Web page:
By :: Ethan Demi
This past August I distinctly remember a specific moment sipping my coffee looking across the Puget Sound from the front of a ferry that 5 other volunteers and I had boarded with two refrigerated trucks full of mountain goats. Two thoughts entered my head. The first being that this was undoubtedly the most peculiar moment of my life, the second being, "how in the world did I get here?"
So let's rewind and map out exactly how wound up on a ferry 2,850 miles from home with a truck full of mountain goats. Earlier in the year, I was home in Pennsylvania in my kitchen making dinner listening to the Meateater Podcast, which is a fairly common occurrence. This particular episode was episode 36 with Jeff Sposito and Pete Muennich. They discussed two different organizations. 2% For Conservation and the Rocky Mountain Goat Alliance, both of which were new to me. For anyone who isn't familiar with 2% For Conservation I encourage you to research them, but in short they are an organization that certifies both individuals and businesses as 2% members. Meaning that they donate at least 1% of their time and 1% of their income annually back to conservation. This really caught my attention as I had recently started a guide service where we guide bowfishing and waterfowl on primarily public waters, and I felt an increasing conviction to give back and pull my weight. I immediately started the process of getting my guide service 2% certified. The Rocky Mountain Goat Alliance also caught my attention as Pete spoke about how many volunteer opportunities existed inside of the Goat Alliance to get boots on the ground and get your hands dirty. This was exactly the type organization I had been looking to get involved with. Admittedly, I had been frustrated with the lack of volunteer opportunities with some of the other organizations I am a member of. When asked how to get involved they simply just respond with going to local banquets and throwing money around, while that is extremely important and I also do that, I was looking for a chance to get a little more involved.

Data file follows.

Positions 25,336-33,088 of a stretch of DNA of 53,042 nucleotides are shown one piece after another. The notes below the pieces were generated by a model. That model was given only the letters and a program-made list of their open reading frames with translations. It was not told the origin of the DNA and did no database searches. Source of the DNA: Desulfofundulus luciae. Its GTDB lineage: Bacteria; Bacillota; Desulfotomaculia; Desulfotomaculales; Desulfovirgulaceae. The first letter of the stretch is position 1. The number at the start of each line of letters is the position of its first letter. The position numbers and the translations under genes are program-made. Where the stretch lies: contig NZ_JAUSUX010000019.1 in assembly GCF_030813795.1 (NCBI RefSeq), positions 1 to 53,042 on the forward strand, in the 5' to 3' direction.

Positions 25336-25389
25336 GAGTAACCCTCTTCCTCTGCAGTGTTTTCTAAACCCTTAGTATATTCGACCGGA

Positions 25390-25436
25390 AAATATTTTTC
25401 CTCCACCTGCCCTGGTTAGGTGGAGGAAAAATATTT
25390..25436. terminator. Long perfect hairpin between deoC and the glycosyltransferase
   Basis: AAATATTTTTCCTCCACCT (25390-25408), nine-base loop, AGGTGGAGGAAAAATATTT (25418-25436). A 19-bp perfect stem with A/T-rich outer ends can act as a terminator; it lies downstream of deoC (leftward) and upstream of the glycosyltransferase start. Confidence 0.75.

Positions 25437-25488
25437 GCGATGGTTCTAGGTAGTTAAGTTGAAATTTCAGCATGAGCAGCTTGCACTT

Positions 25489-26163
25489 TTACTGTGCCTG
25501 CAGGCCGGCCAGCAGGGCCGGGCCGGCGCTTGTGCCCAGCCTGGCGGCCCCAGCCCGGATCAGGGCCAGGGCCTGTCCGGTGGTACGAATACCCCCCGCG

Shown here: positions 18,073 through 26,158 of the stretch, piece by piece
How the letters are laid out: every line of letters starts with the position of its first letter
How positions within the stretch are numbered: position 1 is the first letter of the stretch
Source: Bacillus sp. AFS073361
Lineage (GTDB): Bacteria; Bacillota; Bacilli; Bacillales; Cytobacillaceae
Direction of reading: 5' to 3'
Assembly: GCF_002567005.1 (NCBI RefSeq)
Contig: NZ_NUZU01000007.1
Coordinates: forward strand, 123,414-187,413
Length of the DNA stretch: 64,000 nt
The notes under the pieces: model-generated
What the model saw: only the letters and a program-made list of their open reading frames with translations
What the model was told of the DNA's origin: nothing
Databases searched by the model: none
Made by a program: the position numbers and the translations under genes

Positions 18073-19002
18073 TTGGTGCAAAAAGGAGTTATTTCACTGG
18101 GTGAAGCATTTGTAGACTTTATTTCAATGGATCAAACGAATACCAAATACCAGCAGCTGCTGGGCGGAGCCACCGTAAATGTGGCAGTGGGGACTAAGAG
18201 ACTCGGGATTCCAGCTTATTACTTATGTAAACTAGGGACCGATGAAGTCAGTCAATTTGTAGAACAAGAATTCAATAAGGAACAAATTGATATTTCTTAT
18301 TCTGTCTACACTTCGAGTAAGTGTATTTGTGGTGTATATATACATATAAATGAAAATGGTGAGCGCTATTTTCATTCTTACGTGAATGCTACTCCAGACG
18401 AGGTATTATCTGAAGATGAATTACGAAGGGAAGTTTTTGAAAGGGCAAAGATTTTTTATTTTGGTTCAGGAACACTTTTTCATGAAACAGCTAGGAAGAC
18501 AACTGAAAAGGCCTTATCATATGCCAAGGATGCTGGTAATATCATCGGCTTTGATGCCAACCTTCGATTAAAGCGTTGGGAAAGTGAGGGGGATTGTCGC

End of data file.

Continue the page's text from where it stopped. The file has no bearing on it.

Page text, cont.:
Fast forward a couple months I was 2% certified, a Goat Alliance member, and had made the jump to trying to guide and work in the outdoors full time. One evening I learned of a volunteer opportunity relocating mountain goats in Washington state by seeing a post by 2%, I immediately inquired. 2% and the Goat Alliance got me set up with the state biologist heading up the project. This project involved trapping the goats out of Olympic National Park for a few reasons. One being that they are non native to the park and apparently the dense population there is having a negative effect on grazing land and native vegetation, the other being that conflicts and contact with people inside the park were arising. Upon removing them from the park they would take them to the Cascades to be released where they are native and the population numbers are low. Now, I'm summarizing the project, but encourage you to look more into it for yourself and potentially look for volunteer opportunities of your own.
After completing and returning all of the paperwork, I was on the schedule and booked my airfare. An added bonus of this trip was that last year my best friend Steve had moved to the area where the project was taking place and not only did it give me a chance to visit him, but also was able to get him on the volunteer schedule with me. Upon arriving at the meeting area we received instruction, got the run down on the refrigerated trucks, and made the drive up into the park. Being able to catch up with Steve during the scenic drive up into the mountains was worth the trip alone. We arrived at the pick up location eager to see what the day entailed for us. There we were met by National Park workers, state biologists, and Fish and Wildlife workers. After waiting for about 30 minutes and receiving instruction on exactly what and what not to do we got word that the goats were on their way to us. The goats were captured by darting them out of a helicopter and then carefully handled by biologists. They put horn protectors on them, blindfolded them, bound their feet, along with other precautions to ensure that they wouldn't hurt themselves or anyone else. They then loaded them in a truck and brought them down to us. They careful unloaded them, weighed them, and then put them on tables for the veterinarians to asses them, administer vaccinations, check vital signs, and put GPS tracking collars on them for research purposes.